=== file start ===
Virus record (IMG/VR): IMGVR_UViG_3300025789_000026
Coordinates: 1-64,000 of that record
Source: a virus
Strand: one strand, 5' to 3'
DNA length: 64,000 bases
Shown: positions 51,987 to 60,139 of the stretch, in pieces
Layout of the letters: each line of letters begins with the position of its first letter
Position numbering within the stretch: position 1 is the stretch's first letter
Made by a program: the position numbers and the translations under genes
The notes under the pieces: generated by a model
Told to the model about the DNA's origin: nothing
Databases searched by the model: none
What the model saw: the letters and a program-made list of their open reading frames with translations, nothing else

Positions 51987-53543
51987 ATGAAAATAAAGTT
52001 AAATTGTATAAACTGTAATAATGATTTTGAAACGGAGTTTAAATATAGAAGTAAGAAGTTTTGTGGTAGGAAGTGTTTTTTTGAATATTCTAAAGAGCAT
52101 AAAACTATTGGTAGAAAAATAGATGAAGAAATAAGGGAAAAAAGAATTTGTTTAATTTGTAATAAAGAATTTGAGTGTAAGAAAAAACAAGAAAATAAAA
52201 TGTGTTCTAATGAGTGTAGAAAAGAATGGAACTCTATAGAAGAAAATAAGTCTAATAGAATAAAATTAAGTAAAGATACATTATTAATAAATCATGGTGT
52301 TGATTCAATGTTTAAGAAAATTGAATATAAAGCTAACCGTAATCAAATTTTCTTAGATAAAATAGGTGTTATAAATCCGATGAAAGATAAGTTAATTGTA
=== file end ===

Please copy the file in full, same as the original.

Virus record (IMG/VR): IMGVR_UViG_3300025789_000026
Coordinates: 1-64,000 of that record
Source: a virus
Strand: one strand, 5' to 3'
DNA length: 64,000 bases
Shown: positions 51,987 to 60,139 of the stretch, in pieces
Layout of the letters: each line of letters begins with the position of its first letter
Position numbering within the stretch: position 1 is the stretch's first letter
Made by a program: the position numbers and the translations under genes
The notes under the pieces: generated by a model
Told to the model about the DNA's origin: nothing
Databases searched by the model: none
What the model saw: the letters and a program-made list of their open reading frames with translations, nothing else

Positions 51987-53543
51987 ATGAAAATAAAGTT
52001 AAATTGTATAAACTGTAATAATGATTTTGAAACGGAGTTTAAATATAGAAGTAAGAAGTTTTGTGGTAGGAAGTGTTTTTTTGAATATTCTAAAGAGCAT
52101 AAAACTATTGGTAGAAAAATAGATGAAGAAATAAGGGAAAAAAGAATTTGTTTAATTTGTAATAAAGAATTTGAGTGTAAGAAAAAACAAGAAAATAAAA
52201 TGTGTTCTAATGAGTGTAGAAAAGAATGGAACTCTATAGAAGAAAATAAGTCTAATAGAATAAAATTAAGTAAAGATACATTATTAATAAATCATGGTGT
52301 TGATTCAATGTTTAAGAAAATTGAATATAAAGCTAACCGTAATCAAATTTTCTTAGATAAAATAGGTGTTATAAATCCGATGAAAGATAAGTTAATTGTA